Tune in, Tune Out

The Washington Times (Washington, DC), April 19, 2004 | Go to article overview
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Tune in, Tune Out

Byline: Christian Toto, THE WASHINGTON TIMES

Tune in, tune out

Far be it from Tuning In to deny the pleasures of television viewing, but Frank Vespe wants us all to think before we lunge for the remote.

Mr. Vespe, the executive director of the nonprofit group TV Turnoff Network, thinks we could all be doing something better than channel surfing.

The group celebrates its 10th anniversary this year with its annual TV Turnoff Week, beginning today.

"A lot has changed in 10 years," Mr. Vespe says. "The percentage of young kids who have rules governing their TV time has gone up.

"Our message has gotten out there and people are responding to it," he says.

Not so fast. Last week nearly 28 million viewers watched Donald Trump pick his next "Apprentice" so the group shouldn't be prepping any victory speeches just yet.

Still, Mr. Vespe points to recent health findings to bolster his group's rallying cry.

"Ten years ago, nobody was thinking there was this obesity crisis and TV was right in the middle of that," he says.

The television landscape has grown dramatically since his group first took flight.

"There are more channels available to us then ever before," Mr. Vespe says. "If you're looking for an excuse to watch TV, you have more excuses than ever before ... there's also more stuff that offends people than ever before."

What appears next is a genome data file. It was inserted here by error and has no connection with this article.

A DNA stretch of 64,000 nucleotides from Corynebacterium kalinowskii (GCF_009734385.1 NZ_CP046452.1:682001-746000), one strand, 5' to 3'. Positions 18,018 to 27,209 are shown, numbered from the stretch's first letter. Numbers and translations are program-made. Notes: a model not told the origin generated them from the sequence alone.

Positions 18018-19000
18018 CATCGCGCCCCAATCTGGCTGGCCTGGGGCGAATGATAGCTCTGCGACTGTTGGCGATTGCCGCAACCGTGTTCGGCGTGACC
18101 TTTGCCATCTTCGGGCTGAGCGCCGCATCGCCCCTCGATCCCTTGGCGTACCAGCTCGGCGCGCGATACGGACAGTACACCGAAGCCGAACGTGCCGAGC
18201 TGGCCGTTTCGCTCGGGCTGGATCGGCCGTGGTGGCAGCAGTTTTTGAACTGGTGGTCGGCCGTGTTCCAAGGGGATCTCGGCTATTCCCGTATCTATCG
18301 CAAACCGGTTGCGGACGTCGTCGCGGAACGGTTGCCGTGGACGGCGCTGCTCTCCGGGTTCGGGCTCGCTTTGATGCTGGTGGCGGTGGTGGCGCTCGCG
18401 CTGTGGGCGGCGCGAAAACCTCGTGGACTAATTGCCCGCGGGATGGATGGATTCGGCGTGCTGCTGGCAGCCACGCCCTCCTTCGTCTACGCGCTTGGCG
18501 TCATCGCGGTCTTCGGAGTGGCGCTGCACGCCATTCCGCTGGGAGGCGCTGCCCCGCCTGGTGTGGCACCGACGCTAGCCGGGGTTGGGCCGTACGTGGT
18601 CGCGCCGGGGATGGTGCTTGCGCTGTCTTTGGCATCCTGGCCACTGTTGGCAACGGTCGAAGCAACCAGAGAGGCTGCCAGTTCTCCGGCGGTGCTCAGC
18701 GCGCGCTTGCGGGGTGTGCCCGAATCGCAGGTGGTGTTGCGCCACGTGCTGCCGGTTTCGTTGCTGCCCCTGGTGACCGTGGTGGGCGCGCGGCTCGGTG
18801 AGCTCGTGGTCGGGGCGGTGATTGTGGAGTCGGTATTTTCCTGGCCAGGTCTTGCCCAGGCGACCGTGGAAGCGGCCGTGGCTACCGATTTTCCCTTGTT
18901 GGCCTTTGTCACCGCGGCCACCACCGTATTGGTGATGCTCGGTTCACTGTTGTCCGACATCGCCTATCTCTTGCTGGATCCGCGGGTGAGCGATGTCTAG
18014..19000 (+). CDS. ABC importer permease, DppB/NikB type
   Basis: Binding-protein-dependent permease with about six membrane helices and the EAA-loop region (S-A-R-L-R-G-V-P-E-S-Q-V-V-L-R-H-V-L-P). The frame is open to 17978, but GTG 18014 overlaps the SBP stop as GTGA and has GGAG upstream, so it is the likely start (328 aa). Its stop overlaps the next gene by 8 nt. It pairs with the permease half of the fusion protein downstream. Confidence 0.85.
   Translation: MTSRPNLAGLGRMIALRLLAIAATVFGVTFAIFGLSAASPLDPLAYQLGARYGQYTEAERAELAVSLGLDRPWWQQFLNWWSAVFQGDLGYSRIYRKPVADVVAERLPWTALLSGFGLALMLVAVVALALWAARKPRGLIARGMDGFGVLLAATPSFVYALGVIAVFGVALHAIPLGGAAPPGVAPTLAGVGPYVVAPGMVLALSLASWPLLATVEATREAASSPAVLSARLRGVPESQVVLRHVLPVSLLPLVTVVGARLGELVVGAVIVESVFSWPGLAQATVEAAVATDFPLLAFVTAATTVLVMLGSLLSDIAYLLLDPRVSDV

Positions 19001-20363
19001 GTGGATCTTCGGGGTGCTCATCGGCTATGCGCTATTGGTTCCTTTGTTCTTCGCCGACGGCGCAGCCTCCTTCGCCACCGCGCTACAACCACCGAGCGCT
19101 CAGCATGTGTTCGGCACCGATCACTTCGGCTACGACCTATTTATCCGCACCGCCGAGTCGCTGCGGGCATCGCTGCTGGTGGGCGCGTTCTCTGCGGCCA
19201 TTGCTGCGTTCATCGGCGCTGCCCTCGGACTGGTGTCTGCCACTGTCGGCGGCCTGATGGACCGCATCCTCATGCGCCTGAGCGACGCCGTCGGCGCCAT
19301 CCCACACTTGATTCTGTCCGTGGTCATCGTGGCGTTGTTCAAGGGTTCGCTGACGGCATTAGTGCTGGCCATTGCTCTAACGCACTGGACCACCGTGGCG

The head of TV Turnoff Network doesn't sound like the radical some might think.

He admits to watching television as a child and even turns on the tube himself now and again.

"Five years ago when I took this job, I asked my mother [what shows I watched]. She said I was much more likely to be playing sports, but the stuff I did watch was cartoon stuff. I was always more inclined to run around outside or play with my friends."

Today, "I probably only watch a half-hour of TV a week," he says. "It tends to be either bits of sports or sitcoms. For me, when I watch TV, it's when I want to turn my brain off."

Shocking TV

Howard Stern and Jerry Springer don't have the market cornered on shock TV - at least not this week.

The National Geographic Channel begins "Culture Shock Week" with the world premiere of "Are We Cannibals?" at 9 tonight.

The programs promise to explore aspects of sexuality, beauty, and violence that some consider either taboo or extreme.

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Tune in, Tune Out


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